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Regret About Transitioning: When Trans Teens Have Second Thoughts


Regret can be devastating. This is especially true for kids who regret transitioning to a different gender. Children and teenagers who take medical steps to change gender but later have second thoughts face difficult dilemmas. Some teens attempt to detransition. Yet hormones and surgeries lead to lasting physical and emotional effects.

Debates about trans kids and gender identity have ramped up. Businesses that support trans rights face boycotts, often sparked by Pride Month messaging. As of June 2023, 19 U.S. states have enacted laws restricting access to “gender-affirming” health care for minors.

Americans who embrace the LGBTQ movement seek to empower people of any sexual orientation or identity. Others are pushing back against what they call a harmful movement. They say peer pressure regarding gender identity is confusing vulnerable young people.

The debate about trans kids involves important questions. Are minors old enough to make life-altering decisions about their own bodies? Are doctors rushing children into gender-affirming health care? What if kids later regret the steps involved with transitioning? Is detransitioning possible? Is it successful?

Parents and church leaders should stay informed so they can have discussions with kids.

The Debate About ‘Gender-Affirming Care’ for Kids

Teens with gender dysphoria may take hormones or puberty blockers to transition. Some have surgery to change their appearance even further. Experts say counseling and screening are essential, but many fear that isn’t occurring. Some teens describe having easy access to prescriptions for estrogen or testosterone. Others say doctors “medicalized” their cases too quickly.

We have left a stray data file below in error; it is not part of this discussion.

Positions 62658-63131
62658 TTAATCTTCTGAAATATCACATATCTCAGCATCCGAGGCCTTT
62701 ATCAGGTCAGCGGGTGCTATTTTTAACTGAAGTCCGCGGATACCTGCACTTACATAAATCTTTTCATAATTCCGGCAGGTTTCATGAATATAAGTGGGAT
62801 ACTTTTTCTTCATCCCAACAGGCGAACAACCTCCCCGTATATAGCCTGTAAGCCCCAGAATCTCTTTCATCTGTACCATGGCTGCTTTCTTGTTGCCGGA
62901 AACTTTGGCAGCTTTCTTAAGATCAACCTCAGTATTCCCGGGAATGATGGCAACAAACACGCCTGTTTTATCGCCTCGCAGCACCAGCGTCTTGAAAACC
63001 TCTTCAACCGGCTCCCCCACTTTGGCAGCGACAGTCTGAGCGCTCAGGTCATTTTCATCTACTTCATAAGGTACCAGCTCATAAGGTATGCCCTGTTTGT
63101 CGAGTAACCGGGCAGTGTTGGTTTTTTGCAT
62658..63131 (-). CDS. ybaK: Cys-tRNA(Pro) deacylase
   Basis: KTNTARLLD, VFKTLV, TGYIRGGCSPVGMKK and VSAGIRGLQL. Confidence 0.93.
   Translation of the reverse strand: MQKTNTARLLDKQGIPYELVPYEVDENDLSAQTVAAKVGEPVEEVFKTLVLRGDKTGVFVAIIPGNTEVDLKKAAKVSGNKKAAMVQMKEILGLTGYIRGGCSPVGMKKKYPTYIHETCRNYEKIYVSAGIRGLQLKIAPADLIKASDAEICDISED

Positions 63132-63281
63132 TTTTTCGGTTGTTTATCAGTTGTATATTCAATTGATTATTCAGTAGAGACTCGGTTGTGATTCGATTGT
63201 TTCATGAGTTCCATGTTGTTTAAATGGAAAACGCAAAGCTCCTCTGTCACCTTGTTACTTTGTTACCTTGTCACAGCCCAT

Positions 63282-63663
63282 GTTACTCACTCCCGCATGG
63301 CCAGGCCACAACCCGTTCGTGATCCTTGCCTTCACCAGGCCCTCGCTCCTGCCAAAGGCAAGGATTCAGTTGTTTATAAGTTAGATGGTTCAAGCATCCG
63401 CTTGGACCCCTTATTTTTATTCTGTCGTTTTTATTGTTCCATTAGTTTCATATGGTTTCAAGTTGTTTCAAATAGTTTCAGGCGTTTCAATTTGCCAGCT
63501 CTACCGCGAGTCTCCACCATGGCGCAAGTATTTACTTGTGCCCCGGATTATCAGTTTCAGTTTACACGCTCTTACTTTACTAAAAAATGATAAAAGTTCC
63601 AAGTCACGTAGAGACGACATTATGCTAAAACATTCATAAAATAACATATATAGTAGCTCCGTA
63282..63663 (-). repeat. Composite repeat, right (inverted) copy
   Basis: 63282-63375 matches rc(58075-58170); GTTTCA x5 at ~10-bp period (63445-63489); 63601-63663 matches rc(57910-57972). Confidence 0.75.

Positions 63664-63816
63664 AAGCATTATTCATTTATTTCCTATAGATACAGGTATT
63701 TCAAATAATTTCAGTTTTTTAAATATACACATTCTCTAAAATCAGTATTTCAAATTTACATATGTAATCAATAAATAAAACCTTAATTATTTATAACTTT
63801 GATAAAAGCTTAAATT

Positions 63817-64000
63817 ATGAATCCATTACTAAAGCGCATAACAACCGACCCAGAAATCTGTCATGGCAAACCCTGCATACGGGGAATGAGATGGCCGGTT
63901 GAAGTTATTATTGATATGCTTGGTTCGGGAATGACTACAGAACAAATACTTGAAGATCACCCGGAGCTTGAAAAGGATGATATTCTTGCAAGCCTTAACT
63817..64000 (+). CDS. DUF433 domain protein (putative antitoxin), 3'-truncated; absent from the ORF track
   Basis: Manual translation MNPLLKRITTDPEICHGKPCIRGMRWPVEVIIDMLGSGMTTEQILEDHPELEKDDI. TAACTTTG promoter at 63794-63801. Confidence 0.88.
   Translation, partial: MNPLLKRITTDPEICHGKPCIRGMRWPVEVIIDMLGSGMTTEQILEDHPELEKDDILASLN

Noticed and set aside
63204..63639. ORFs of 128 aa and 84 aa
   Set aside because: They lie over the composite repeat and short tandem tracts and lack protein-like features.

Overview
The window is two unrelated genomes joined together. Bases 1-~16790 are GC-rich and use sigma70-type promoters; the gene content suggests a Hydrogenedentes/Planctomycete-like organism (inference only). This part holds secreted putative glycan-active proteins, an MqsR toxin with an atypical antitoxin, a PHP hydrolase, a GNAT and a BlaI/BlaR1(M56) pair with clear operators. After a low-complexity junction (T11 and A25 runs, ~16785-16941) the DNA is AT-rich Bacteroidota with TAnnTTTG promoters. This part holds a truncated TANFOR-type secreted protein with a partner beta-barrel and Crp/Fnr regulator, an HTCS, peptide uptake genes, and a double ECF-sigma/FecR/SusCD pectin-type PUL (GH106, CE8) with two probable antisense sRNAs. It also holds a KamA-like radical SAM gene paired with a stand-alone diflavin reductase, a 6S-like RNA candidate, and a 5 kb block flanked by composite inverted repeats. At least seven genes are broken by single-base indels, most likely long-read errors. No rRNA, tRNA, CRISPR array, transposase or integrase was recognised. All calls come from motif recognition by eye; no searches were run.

“My [gender] dysphoria collided with my general depression issues and body image issues,” says a young adult who transitioned but later had second thoughts. “I just came to the conclusion that I was born in the wrong body and that all my problems in life would be solved if I transitioned.”

Another teen who regrets transitioning describes seeing all the support trans people receive on social media. “The amount of praise they were getting really spoke to me. Because at the time, I didn’t really have a lot of friends of my own.”

Although parents must give consent for minors to receive medical treatment, parents face pressures too. Some say they gave the go-ahead because they feared their teens would self-harm otherwise.

When Transitioning Regret Hits Trans Kids

According to most statistics, the number of people who regret transitioning is fairly low. But now that more people are seeking gender-affirming care (and at younger ages), cases of regret might also increase.

Dr. Erica Anderson, a clinical psychologist who’s also a trans woman, says, “I’m concerned that the rise of detransitioners is reflective of some young people who have progressed through their gender journey very, very quickly.” She added, “When other issues important to a child are not fully addressed [before transition], then medical professionals are failing children.”

Teens who later regret transitioning may end up with permanently altered bodies. Hormones affect bone structure and development, and surgeries such as mastectomies aren’t reversible. “I literally lost organs,” says one teen about the transitioning process she now regrets. “I can’t stay quiet…and [need to] to share my own cautionary tale.”

Dr. Anderson says, “Some of my colleagues are worried that conversation about detransitioners is going to be more cannon fodder in the culture wars. But my concern is that if we don’t address these problems, there will be even more ammunition to criticize the appropriate work that I and other colleagues are doing.”